It is one of the most painful and inconvenient tasks for those suffering from diabetes: frequent finger pricks to check blood sugar levels. As a result, many patients draw blood once daily, on average, not the four to seven times a day suggested by doctors.
But a wristwatchlike device soon may provide diabetics in the United States with a pain-free and automatic way to monitor glucose. The device, called the GlucoWatch Biographer, checks sugar levels every 20 minutes by sending tiny electric currents through the skin.
The Food and Drug Administration approved the device in March for use by adult diabetics. The manufacturer, Cygnus of Redwood City, Calif., is waiting for manufacturing approval by the federal agency so it can start mass-producing the watch, which could go on the market by the end of the year. It already is available in Britain.
Company officials said the watch probably would cost $400 to $500 and the disposable sensors used with it, $4 to $5 each.
About 16-million Americans have diabetes, which occurs when the body cannot produce insulin or use it properly and thus cannot regulate the level of sugar in the blood. When not treated properly, diabetes can lead to heart disease, stroke, blindness and kidney disease.
The GlucoWatch Biographer, however, will not completely replace the finger prick. First, the FDA emphasized that the watch should supplement traditional blood tests because it sometimes provided erroneous readings. Second, the user must calibrate the watch each time he puts it on by drawing blood from his finger, measuring the glucose level with a regular meter and entering the result into the watch.
Still, patients who used the watch during clinical trials said the device helped keep them healthy by providing more frequent updates on their blood sugar levels. The most useful feature, they said, is an alarm that sounds if their sugar levels are too high or too low or if the readings rapidly decline.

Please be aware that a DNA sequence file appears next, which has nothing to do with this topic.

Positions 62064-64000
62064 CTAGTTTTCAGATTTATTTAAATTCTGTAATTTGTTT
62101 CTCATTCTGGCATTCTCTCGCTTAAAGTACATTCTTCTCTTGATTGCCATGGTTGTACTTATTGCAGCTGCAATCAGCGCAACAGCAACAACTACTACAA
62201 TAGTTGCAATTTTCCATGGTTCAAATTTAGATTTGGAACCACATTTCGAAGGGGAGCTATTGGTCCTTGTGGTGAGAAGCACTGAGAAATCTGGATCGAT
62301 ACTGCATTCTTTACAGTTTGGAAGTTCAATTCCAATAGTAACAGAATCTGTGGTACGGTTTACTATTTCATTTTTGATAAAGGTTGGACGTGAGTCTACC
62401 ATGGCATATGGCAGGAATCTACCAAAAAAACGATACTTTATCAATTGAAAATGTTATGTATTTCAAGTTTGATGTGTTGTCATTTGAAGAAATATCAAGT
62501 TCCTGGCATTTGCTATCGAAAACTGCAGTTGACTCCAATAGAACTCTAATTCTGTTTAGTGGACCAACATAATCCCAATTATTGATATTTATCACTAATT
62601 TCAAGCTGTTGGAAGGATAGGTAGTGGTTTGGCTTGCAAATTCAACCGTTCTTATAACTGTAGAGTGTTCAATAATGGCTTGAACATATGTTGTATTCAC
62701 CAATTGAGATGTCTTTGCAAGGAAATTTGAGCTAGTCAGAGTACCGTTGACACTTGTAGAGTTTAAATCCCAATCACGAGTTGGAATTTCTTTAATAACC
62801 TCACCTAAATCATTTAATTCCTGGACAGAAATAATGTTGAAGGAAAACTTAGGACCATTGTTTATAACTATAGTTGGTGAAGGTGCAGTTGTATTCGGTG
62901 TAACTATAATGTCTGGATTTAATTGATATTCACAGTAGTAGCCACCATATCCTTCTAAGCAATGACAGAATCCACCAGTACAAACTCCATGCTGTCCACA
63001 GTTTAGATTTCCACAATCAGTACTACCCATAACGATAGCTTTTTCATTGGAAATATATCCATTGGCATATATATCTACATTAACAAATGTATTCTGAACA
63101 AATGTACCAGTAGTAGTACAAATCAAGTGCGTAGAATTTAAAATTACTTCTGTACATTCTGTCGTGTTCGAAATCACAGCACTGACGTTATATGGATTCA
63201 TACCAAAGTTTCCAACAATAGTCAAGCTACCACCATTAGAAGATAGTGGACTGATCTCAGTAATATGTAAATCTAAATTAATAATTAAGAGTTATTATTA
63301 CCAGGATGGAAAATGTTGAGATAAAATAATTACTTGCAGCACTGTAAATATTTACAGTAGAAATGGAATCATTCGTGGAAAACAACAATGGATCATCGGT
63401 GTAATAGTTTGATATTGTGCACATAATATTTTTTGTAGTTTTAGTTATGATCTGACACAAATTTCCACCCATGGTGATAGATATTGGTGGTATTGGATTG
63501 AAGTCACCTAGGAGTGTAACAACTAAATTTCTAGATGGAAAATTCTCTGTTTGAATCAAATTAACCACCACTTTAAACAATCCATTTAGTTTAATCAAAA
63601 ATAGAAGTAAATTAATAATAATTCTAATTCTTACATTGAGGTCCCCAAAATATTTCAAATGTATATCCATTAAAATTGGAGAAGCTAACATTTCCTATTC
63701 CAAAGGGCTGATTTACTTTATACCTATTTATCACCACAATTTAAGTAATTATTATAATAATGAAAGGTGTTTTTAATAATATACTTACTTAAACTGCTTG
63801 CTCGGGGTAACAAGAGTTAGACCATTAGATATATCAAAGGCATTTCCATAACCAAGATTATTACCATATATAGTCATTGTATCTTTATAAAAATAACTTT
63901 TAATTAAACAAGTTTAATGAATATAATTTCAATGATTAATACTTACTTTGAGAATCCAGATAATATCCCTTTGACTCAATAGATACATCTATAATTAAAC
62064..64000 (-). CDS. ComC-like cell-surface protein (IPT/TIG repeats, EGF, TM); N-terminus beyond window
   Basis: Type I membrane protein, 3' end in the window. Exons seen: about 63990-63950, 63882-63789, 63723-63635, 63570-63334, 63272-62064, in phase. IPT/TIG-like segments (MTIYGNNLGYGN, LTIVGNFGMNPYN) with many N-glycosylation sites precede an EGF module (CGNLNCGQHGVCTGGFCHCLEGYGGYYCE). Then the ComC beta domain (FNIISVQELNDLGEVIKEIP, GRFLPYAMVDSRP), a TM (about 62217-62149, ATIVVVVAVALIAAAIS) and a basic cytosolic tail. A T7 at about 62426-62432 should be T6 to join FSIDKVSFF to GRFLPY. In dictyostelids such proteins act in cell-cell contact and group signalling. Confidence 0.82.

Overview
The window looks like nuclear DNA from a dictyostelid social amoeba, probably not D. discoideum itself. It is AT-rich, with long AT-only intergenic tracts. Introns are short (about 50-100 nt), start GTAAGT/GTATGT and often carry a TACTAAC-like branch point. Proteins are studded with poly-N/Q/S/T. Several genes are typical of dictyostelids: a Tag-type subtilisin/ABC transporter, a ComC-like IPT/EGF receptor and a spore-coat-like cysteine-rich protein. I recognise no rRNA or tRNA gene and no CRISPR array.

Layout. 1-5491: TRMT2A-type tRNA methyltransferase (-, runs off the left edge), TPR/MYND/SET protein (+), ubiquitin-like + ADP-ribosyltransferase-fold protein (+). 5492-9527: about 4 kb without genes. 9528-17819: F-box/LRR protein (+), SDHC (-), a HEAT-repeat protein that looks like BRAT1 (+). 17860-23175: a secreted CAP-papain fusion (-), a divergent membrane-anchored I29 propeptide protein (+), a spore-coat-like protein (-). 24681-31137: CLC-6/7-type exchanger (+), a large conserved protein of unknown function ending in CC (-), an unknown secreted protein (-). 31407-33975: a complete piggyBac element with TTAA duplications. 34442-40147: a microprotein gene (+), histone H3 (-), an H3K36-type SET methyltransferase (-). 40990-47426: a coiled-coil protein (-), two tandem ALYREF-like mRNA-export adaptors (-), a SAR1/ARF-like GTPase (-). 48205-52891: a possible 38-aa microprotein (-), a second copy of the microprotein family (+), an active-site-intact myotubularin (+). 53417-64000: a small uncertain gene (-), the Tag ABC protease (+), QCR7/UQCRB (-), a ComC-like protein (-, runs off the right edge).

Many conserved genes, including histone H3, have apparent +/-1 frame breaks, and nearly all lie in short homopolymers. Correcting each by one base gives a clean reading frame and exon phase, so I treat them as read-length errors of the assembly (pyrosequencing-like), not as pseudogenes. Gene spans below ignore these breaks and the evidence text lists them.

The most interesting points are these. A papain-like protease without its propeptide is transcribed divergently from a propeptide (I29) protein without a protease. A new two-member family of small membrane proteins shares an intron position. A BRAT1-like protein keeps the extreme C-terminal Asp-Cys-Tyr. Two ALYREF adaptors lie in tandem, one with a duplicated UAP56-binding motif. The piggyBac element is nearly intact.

The watch face displays the time and the user's most recent blood sugar level. (It stores up to 4,000 readings). A small arrow indicates whether the current level is higher or lower than the last, and another icon shows the time remaining until the next reading.
Dr. Steven V. Edelman, a tester, said the watch revealed that his blood sugar fell considerably while he slept. It also showed that his levels immediately dipped after large meals but then quickly rose.
"Traditional blood sugar tests provided me with only one point in time," said Edelman, an associate professor of medicine at the University of California at San Diego. "With the watch, I can follow my levels every 20 minutes if I want, or scroll back to see my history over the past few hours."
Edelman said he used the device two or three times a week, particularly on days "when I'm running around like a mad man and should be watching myself."
Users slide a thin plastic sensor onto the back of the watch each time they put it on. After a three-hour warm-up, the watch begins extracting glucose from fluid in skin cells, displaying a readout every 20 minutes for a 12-hour period.
"Clearly, it's not a Rolex," said Russell Potts, vice president for research and development at Cygnus. "This is the Model T, and there is lots of room for improvement. We're trying to make this into the Ferrari."
The next model of the GlucoWatch Biographer will reduce the warm-up period to two hours, increase the number of readings per hour from three to six and lengthen the monitoring period to 13 hours, said John Hodgman, chairman, chief executive and president of Cygnus. It is in development and no release date has been set.
Although the FDA mandated that the device be used in conjunction with the finger pricks, Lois Jovanovic, an early watch user from Santa Barbara, Calif., said she was confident that the numbers from a finger test and the watch were close enough for her needs. "It clearly tells me the difference between too low, just right, high and super high," she said. "Say I got a super-high reading; I would test myself anyway."
How frequently users will wear the watch probably will depend on how they manage the disease now, Potts said. Those who frequently test their blood are likely to be early adopters of the watch and wear it often, he said, but others may only use it when they travel or are having a stressful day.
The device will be available by prescription to diabetics 18 and older, but many doctors hope the FDA will approve it for use by children.
Researchers do not know whether skin cell fluid measurements of glucose levels are as comparable to blood measurements in children as they are with adults, but results from a pilot study presented last month at a meeting of the American Diabetes Association showed that the watch performed similarly for diabetic children ages 7 to 17 and for adults.